In order to begin sharing our pictures, we need to export them with the right format, dimensions, and image quality settings. This lesson discusses these considerations and shows a live screencast of exporting in Lightroom.
0:57 - Exporting & Compression 101
2:53 - Getting the Right Dimensions
4:10 - Getting the Right Quality
6:35 - Lightroom Screencast on Exporting
11:43 - Mobile Exporting
NOTE: Download the section 6 cheat sheet with lecture notes and homework assignments below:
Food photography and social media work perfectly together. Get maximum exposure for your food photos by following the practices shared in this lesson.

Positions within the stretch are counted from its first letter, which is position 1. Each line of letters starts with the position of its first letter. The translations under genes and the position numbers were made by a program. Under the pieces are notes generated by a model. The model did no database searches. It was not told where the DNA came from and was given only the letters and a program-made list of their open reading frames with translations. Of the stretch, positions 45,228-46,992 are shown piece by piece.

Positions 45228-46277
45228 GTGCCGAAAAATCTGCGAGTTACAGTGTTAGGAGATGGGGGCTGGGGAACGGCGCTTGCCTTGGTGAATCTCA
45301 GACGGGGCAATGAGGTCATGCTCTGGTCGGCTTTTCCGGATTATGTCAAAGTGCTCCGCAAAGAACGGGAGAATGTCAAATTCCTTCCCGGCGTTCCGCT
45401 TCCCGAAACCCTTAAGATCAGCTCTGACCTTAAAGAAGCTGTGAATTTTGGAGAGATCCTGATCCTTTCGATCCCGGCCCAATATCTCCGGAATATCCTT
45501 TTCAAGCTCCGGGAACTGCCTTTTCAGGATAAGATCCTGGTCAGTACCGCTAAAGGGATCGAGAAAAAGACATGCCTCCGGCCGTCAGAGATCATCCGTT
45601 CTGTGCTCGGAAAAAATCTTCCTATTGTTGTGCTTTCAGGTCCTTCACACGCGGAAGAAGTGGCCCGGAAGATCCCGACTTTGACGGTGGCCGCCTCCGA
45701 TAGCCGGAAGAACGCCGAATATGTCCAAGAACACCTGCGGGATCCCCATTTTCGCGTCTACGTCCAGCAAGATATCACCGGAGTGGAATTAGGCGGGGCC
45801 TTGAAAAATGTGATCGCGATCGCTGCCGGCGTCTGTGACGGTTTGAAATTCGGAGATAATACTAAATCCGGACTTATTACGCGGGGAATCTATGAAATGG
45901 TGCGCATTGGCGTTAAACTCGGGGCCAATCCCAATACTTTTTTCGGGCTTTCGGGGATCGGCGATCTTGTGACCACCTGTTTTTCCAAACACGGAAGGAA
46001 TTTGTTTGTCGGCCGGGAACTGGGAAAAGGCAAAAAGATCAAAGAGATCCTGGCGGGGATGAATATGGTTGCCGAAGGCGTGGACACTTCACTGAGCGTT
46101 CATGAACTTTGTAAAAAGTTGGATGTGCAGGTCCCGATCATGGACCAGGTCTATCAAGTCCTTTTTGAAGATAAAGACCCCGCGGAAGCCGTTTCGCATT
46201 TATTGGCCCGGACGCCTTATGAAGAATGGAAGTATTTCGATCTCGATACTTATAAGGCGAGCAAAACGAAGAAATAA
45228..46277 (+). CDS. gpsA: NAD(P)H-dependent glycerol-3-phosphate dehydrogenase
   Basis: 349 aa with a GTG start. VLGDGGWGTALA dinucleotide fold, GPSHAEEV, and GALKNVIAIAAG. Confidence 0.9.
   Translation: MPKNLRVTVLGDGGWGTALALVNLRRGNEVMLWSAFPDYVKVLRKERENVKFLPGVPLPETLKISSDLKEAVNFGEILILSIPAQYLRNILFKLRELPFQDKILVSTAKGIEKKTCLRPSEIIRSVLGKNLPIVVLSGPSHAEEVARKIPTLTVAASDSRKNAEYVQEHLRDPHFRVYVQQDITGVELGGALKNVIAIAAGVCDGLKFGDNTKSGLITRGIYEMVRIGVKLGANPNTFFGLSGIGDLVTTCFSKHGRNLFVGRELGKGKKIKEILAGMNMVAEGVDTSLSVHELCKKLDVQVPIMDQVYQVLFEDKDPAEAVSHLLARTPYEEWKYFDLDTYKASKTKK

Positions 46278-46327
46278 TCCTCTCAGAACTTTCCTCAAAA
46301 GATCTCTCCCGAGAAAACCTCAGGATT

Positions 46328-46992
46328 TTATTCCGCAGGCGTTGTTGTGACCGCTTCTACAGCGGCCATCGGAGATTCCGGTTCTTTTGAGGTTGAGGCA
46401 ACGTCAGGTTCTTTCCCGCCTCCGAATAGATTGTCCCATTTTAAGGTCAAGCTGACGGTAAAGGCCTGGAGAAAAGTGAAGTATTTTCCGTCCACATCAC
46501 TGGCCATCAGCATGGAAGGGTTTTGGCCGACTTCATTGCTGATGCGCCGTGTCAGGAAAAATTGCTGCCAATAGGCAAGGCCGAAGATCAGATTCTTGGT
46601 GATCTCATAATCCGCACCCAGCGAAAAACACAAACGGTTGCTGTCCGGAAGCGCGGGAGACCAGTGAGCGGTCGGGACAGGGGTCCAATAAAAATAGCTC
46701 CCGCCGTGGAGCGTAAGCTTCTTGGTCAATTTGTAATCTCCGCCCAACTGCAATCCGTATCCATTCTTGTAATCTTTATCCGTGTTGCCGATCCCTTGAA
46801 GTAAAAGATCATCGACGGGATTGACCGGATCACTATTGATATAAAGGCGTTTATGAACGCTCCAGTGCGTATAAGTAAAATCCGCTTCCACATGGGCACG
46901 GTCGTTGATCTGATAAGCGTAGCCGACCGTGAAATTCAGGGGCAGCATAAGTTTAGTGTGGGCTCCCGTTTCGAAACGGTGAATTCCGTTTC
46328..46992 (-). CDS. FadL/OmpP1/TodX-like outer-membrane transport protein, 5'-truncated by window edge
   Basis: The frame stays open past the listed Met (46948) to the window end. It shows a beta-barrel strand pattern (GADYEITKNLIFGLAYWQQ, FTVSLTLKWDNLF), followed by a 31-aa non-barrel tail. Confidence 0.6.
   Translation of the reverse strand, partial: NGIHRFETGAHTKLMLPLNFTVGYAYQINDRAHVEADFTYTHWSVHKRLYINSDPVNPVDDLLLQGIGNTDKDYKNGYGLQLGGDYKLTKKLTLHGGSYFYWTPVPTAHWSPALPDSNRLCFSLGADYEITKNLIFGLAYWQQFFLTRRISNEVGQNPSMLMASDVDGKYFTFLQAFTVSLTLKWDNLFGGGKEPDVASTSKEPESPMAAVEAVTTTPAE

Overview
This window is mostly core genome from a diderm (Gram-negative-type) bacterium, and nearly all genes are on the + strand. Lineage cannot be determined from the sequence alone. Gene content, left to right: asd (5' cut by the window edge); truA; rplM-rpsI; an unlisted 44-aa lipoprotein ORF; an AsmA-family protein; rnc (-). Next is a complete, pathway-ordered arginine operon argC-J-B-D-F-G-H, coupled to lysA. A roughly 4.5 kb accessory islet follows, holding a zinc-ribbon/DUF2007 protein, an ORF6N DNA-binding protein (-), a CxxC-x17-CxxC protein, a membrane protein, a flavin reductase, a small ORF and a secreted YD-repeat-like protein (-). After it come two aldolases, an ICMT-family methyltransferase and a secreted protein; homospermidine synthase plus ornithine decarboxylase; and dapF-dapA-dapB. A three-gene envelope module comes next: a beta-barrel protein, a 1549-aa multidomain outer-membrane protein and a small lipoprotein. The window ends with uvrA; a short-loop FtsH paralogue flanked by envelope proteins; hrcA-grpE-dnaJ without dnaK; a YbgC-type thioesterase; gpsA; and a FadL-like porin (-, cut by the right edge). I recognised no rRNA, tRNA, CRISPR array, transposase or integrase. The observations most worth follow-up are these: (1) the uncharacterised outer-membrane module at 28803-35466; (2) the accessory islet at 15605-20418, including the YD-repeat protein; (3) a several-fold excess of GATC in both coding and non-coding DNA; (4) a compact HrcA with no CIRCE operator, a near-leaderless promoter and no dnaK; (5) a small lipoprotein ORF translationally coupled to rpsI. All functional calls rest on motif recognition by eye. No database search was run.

1:36 - Why Use Social Media?
3:11 - Photo Sizes for Social Media
5:50 - Instagram
11:05 - Google+
What The Plus?! by Guy Kawasaki: https://plus.google.com/+GuyKawasaki/posts/YCeBKxAaBuu
14:45 - Pinterest
19:45 - Explore. Have Fun.
What makes some pictures more successful on social media than others? A scientific research team found the answers. Shared in this lesson are the 6 elements found in most successful pictures on Pinterest. The original article mentioned here can be found at: http://www.wired.com/business/2013/06/this-is-the-perfect-pinterest-picture/
1:28 - The 6 Elements
3:48 - Recap
Food blogging is hard work, but it can be very rewarding. This lesson provides a brief introduction to the process of turning great food photos into a great food blog, including my 4 steps for becoming a successful food blogger.
0:50 - What is Food Blogging?
1:56 - Advantages of Food Blogging
3:28 - What it Takes